gfs-ens_z500aMean_nhem_11.png

Share this post


Link to post
Share on other sites
On 5/17/2017 at 7:58 AM, bluewave said:

So which June weather pattern shows up in the Arctic this year? The record dipole pattern of 2007-2012 or the more favorable lower pressure regime of 2013-2016. The other option is an intermediate pattern between those two extremes.

 

Here is the past 30 days. Overall an intermediate regime, but with persistent flow from the Pacific to the Atlantic side.

nh500mb30day52217.gif

Share this post


Link to post
Share on other sites

Euro ensembles want to establish a pretty good dipole pattern for the next 4-7 days...it would keep warm air flowing into the Pacific side of the arctic. That has been the warmest region so far this month...the Eurasian/Atlantic side has been in the deep freeze. But the thinnest ice is from Beaufort to Chukchi and that's where the warmth has been so we'll have to see if that ends up jump-starting things soon.  

 

We have some catching up to do in the Beaufort....you can also see how slow the Atlantic sector is this year with the cold spring.

 

 

www.GIFCreator.me_k1NT1k.gif

Share this post


Link to post
Share on other sites
3 hours ago, ORH_wxman said:

Euro ensembles want to establish a pretty good dipole pattern for the next 4-7 days...it would keep warm air flowing into the Pacific side of the arctic. That has been the warmest region so far this month...the Eurasian/Atlantic side has been in the deep freeze. But the thinnest ice is from Beaufort to Chukchi and that's where the warmth has been so we'll have to see if that ends up jump-starting things soon.  

 

We have some catching up to do in the Beaufort....you can also see how slow the Atlantic sector is this year with the cold spring.

 

 

www.GIFCreator.me_k1NT1k.gif

Unless I'm just not reading that right, it sure looks as if the concentration level is much higher across the board with the exception of Hudson Bay.

Share this post


Link to post
Share on other sites
4 minutes ago, WinterWxLuvr said:

Unless I'm just not reading that right, it sure looks as if the concentration level is much higher across the board with the exception of Hudson Bay.

The lowest concentrations in 2016 at this point was showing up mostly in the Atlantic/Eurasian sector...and it's been really cold this year so far there, so it's probably not showing much melt ponding yet. We'll see how much that matters in the next few weeks...the warmth in the Beaufort/Chukchi could help 2017 play catchup a bit.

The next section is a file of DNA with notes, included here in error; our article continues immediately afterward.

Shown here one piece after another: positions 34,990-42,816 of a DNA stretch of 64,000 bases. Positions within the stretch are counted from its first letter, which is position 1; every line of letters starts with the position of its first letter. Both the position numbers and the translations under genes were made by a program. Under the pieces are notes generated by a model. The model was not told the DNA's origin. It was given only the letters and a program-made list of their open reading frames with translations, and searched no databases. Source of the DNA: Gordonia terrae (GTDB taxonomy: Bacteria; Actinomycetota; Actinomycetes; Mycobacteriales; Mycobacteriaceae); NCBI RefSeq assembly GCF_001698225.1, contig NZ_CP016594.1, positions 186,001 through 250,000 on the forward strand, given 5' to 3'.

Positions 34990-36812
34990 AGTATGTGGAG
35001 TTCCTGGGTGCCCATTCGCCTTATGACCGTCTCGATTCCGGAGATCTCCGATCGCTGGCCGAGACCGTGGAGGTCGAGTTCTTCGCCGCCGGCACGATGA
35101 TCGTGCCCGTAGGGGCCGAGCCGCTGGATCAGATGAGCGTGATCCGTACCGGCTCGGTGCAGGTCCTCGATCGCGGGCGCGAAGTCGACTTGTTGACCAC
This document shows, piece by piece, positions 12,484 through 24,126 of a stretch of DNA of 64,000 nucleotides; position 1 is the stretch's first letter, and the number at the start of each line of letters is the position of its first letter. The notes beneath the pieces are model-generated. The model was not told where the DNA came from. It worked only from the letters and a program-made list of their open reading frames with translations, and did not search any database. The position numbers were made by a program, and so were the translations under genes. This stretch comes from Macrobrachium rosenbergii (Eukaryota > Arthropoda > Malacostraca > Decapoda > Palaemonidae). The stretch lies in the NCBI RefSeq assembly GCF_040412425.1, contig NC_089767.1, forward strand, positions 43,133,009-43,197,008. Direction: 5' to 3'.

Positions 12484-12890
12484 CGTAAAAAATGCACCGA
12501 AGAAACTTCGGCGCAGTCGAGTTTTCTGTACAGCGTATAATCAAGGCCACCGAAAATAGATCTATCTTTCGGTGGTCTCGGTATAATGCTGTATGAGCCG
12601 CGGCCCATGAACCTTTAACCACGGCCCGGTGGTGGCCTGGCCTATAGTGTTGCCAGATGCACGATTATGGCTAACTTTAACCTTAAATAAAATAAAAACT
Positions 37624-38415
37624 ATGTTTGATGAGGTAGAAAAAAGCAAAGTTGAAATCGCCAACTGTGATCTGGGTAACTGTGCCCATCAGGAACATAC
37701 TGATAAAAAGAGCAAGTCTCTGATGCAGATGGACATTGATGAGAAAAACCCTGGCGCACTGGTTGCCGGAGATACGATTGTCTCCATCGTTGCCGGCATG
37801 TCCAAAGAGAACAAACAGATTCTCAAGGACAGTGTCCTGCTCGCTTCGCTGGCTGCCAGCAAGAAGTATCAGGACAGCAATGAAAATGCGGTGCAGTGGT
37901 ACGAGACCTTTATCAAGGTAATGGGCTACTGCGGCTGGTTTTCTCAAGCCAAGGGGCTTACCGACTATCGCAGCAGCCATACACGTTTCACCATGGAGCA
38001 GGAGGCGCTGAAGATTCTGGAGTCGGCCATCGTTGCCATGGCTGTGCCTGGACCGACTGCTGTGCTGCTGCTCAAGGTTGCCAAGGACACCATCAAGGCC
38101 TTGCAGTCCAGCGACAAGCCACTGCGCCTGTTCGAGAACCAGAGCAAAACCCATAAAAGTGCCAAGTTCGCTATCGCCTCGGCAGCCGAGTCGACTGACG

Share this post


Link to post
Share on other sites
1 hour ago, bluewave said:

Much colder pattern across the Arctic this May than last. We actually have below normal temps for a change at the pole which we haven't seen for a while. It allowed the extent to fall behind the pace of last year at this time. If we can avoid the strong dipole pattern in June, it could let the 2012 record min to stand for another season. We'll see...

 

 

 

 

 

 

 

 

 

It has to get going pretty quick if 2012 wants to be in the discussion. We'll want to see a pretty widespread warm pattern sustain over more than just the Chukchi/Beaufort...preferably over the Eurasian side too to get the melt ponding feedback going.

Share this post


Link to post
Share on other sites

Looking at the differences between 2016 and 2017 on Cryosat2, we can try and find areas that might be more or less likely to melt out.

 

I think there's a good chance that we have a more intact arm of ice that extends into the ESS this year vs last year. In contrast the ice is thinner in the Laptev this year, so the melt could go further poleward on that side. Keep in mind this is from April as cryosat2 stops taking measurements as meltponding starts in May.

 

2txo1.gif

Share this post


Link to post
Share on other sites
22 hours ago, ORH_wxman said:

It has to get going pretty quick if 2012 wants to be in the discussion. We'll want to see a pretty widespread warm pattern sustain over more than just the Chukchi/Beaufort...preferably over the Eurasian side too to get the melt ponding feedback going.

Forecasts are not that reliable currently so we will have to see how it plays out over the next couple of weeks. Currently I'm leaning for somewhere between 2007 and 2012. Volume is low but melting progress has been slow for both sea ice and snow. That would keep my 2018-19 guess for the next min alive.

Share this post


Link to post
Share on other sites

It looks to me like most of the ice is thicker than last year. It's just the ice north of Greenland and Ellesmere that is much thinner but that ice never melts out anyways. The only important area that looks thinner is the Laptev which looks a little thinner. That could get things going early there.